Emergency medicine system in Japan
The Emergency Medicine System (EMS) in Japan is run by local governments and available to everyone who needs emergency transport to a hospital without any direct payment. An ambulance responds to a 119 call and picks up a patient at the scene. After evaluating the patient, the EMS must find an accepting hospital that can provide optimal care in the area. With the exception of a few areas, such as Tokyo, there are no systematic regulations that prevent ambulance diversion and each hospital can decide to accept the patient based on capacity and capability. Sometimes multiple phone calls are required to find an accepting hospital.
Currently, there are 265 level three emergency care centers (EC3s) (designated critical care hospitals) in Japan to accept severely ill or injured patients due to stroke, acute myocardial infarction, cardiopulmonary arrest, trauma, etc. A hospital must meet certain criteria to be appointed as an EC3. One requirement is the availability of psychiatric care on request, however this is not essential and not all EP3s have on-call psychiatrists.
MSPHs have medical and surgical specialists for physical disease as well as psychiatrists for psychiatric issues. However, medical resources at these facilities may be limited compared to EC3s.
Study design, population, and setting
This is a retrospective observational study using a Japanese national database of nation-wide ambulance dispatches in 2015. The database does not include ambulance transfers in the Tokyo area. We collected cases of ambulance transfers due to self-harm behavior. The Japanese Population Census performed in 2015 was used to collect data regarding municipal population. Static/Dynamic Surveys of Medical Institutions and Hospitals conducted by the Ministry of Health, Labor and Welfare in 2015 was referenced for the number of inpatient beds. The information about hospitals with medical and psychiatric inpatient beds was provided by Japanese Society of General Hospital Psychiatry. This research was approved and the informed consent was waived by the ethics committee at the International University of Health and Welfare because the study data did not contain identifiable protected health information. (Institutional Review Board Approval Number 13-B-375) The study was carried out in accordance with the Declaration of Helsinki and Ethical Guidelines for Medical and Health Research Involving Human Subjects published by Ministry of Health, Labor and Welfare in Japan.
Data collection and quality control
A previous study using the same database has already described how the information were collected10. Data was collected uniformly using specific data collection forms which include age, gender, location of call, time of the day, chronological factors such as time of the day or day of the week, time of ambulance request, time of arrival at the scene, time of arrival at the accepting hospital, diagnosis, and severity. The forms were completed by EMS personnel and confirmed by peer EMS personnel to ensure data accuracy. The treating physicians provided information regarding the patient’s diagnosis and severity in the emergency department. The definition of a “severe condition” is intensive care unit admission and a “moderate condition” is defined by hospital admission. Daytime is from 800 to 1700. A designated supervising officer at each fire station assures the completeness of transport data. The data was gathered from EMS administrative records collected by the fire department and not connected to a patient’s medical chart.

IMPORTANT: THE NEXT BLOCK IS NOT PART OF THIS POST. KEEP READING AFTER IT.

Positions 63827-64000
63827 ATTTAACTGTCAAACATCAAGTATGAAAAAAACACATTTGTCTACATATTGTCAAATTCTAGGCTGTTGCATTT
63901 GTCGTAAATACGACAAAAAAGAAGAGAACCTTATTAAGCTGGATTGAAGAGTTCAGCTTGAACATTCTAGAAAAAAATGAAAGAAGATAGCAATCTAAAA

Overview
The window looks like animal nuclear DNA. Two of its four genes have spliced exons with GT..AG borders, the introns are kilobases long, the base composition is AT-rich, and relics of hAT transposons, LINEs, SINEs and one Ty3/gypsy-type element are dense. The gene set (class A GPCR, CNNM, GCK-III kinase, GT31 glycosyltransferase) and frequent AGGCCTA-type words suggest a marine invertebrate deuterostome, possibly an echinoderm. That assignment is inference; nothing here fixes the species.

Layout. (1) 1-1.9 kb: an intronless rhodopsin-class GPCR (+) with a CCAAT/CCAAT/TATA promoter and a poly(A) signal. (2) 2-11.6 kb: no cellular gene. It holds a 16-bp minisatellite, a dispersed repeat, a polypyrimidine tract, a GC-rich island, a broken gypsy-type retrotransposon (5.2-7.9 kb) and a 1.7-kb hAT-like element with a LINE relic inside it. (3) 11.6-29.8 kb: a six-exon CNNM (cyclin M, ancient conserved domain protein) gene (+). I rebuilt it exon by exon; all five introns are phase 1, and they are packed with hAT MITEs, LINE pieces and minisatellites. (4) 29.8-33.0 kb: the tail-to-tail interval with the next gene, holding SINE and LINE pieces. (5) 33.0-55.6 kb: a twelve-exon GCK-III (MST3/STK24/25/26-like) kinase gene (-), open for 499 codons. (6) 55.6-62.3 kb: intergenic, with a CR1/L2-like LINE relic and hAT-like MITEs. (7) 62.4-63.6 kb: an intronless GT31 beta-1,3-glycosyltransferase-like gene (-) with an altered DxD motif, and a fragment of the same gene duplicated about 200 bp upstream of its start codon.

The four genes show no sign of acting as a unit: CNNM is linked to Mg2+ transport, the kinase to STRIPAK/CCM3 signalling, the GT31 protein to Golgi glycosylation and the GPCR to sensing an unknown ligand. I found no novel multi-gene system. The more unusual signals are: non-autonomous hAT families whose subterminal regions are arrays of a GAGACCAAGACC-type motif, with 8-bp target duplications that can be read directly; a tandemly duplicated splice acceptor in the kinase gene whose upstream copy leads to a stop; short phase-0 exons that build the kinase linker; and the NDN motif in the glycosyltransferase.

The primary outcome is the rate of cases with difficulty in hospital acceptance as defined by four or more phone calls before deciding the facility to transfer the patient. This definition is used by the Ministry of Internal Affairs and Communications in White Paper on Fire Service. The secondary outcome is prehospital transfer time defined by the time between the arrival at the scene and the hospital arrival.
Univariate analysis was performed between the groups of patients with and without difficulty in hospital acceptance regarding baseline demographics using T-tests for continuous variables and chi-square tests for binominal variables. Similarly, univariate analysis was performed for prehospital transfer times regarding some baseline characteristics. Then, a multivariable logistic regression model was applied for the assessment of the difficulty in hospital acceptance. A multivariable linear regression model was applied to analyze factors associated with the prehospital transfer time. Factors included in the analysis were age, gender (male or female), rate of elderly (65 years old or older), the population density, time of the day (day or night), day of the week (weekday or weekend/holiday), severity (mild, moderate, severe, death), location (public space, workplace, street, or other), the number of inpatient beds per population in the city, the third digit of the Municipal Code assigned by Ministry of Internal Affairs and Communications which indicated the size and function of the city, the time between the initial ambulance request call and the arrival at the scene, number of emergency care centers that are not EC3s, presence of hospitals with only psychiatric service in the city, the presence of EC3s, and MSPHs. Interaction terms were adopted for the presence of EC3s and MSPHs. Stata version 14 (College Station, TX) was utilized for statistical analysis. All tests were two-tailed, and P-value less than 0.05 was considered statistically significant.